California; Hayward — “The Idol” is no stranger to criticism. The internet has been talking about the new show in mostly negative fashion. The third installment of the current season proves to be an episode that actually tells a story with its provocative nature.
It looks like Tedros has made himself at home in Jocelyn's estate as he takes over various parts of the pop star's music operation. From managing Jocelyn's fashion sense to her health routine, Tedros is taking full control. This episode was Abel Tesfaye's chance to really make the character shine and he did it in a way that makes me hate Tedros.
Considering this is exactly how Tesfaye planned for Tedros to be received, I'm impressed with the debut actor's ability to make an audience genuinely react. Tedros is the epitome of disgusting, vile, evil, toxic, among other adjectives to describe such a horrifying excuse of a human being. Jocelyn senses a loss of agency throughout the duration Tedros has spent creating an awful environment for Jocelyn and her crew. This is one of the key aspects that I feel a lot of viewers aren't understanding.
As someone who has taken college classes regarding pop culture and feminism, a huge component I remember discussing and learning was agency amongst women in entertainment. Jocelyn is a woman who is navigating her way in an industry that is run by older white men who reinforce misogyny through their demands for artists. Tedros acts as the representation for toxic masculinity in the entertainment industry as well as the society we live in.
By the end of this episode, there was a moment in which Tedros, Jocelyn, and the crew sat down at a dinner table and effectively had a trauma dumping session for Jocelyn. Jocelyn was trying to steer the conversation in a much more reasonable direction but Tedros manipulated her into opening up about past struggles with abuse from her mother. This moment of vulnerability was an opening for Tedros to pull the trigger on full fledged gaslighting and manipulation. Jocelyn felt like the abuse from her late mother was the catalyst to her success and Tedros proposed the idea of quite literally emulating the experiences from Jocelyn's past in order to save her dying career, which Jocelyn agreed upon.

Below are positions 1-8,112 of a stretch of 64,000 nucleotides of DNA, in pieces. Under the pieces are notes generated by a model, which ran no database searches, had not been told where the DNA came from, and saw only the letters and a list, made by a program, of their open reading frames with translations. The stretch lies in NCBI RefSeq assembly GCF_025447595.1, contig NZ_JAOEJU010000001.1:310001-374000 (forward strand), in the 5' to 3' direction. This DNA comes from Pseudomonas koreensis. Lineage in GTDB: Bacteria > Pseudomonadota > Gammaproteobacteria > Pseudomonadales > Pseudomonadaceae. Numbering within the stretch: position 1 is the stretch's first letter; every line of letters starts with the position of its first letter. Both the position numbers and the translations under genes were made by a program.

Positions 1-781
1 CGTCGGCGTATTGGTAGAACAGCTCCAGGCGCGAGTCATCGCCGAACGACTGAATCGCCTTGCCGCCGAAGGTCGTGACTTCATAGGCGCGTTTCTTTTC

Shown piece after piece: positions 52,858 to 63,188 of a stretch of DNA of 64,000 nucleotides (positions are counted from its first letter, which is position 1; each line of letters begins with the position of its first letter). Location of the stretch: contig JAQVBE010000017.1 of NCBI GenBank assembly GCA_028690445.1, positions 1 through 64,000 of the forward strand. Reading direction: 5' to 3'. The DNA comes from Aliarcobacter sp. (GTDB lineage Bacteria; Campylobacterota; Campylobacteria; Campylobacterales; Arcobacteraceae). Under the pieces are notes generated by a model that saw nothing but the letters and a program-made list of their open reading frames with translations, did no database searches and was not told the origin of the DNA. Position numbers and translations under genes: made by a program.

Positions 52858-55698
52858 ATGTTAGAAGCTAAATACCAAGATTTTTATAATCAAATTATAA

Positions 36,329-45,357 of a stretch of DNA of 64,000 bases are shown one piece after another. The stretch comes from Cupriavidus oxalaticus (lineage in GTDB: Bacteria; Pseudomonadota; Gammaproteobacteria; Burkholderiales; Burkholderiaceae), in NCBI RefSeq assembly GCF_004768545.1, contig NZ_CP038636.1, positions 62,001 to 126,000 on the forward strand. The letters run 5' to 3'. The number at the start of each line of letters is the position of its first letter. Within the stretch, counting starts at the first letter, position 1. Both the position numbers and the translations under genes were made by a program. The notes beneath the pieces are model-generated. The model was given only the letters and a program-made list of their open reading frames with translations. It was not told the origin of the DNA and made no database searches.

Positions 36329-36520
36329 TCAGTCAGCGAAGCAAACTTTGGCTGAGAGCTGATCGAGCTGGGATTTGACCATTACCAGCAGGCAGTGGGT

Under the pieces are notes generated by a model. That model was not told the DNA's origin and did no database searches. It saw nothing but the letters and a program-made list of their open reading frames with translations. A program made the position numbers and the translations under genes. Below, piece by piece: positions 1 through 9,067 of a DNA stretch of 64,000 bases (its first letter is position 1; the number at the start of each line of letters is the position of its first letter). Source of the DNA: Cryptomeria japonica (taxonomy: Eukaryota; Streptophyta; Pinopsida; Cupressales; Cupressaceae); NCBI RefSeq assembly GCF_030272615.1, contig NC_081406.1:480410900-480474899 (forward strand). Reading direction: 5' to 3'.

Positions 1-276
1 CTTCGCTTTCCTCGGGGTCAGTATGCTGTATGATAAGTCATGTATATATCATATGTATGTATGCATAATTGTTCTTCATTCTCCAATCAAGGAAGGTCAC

For once in my overall viewing experience of “The Idol,” something was thought provoking. It felt like I was actually able to relate much of the content within the third episode with real life issues. While there was still the obvious Sam Levinson touch on the episode that makes most people hate The Idol, I filtered it out and experienced possibly the best episode of the series thus far.
Episode 3 was an 8/10.
Noumaan Faiz, (he/him) is a journalist and entertainer from Hayward, CA who covers culture and entertainment.
Edited by Nykeya Woods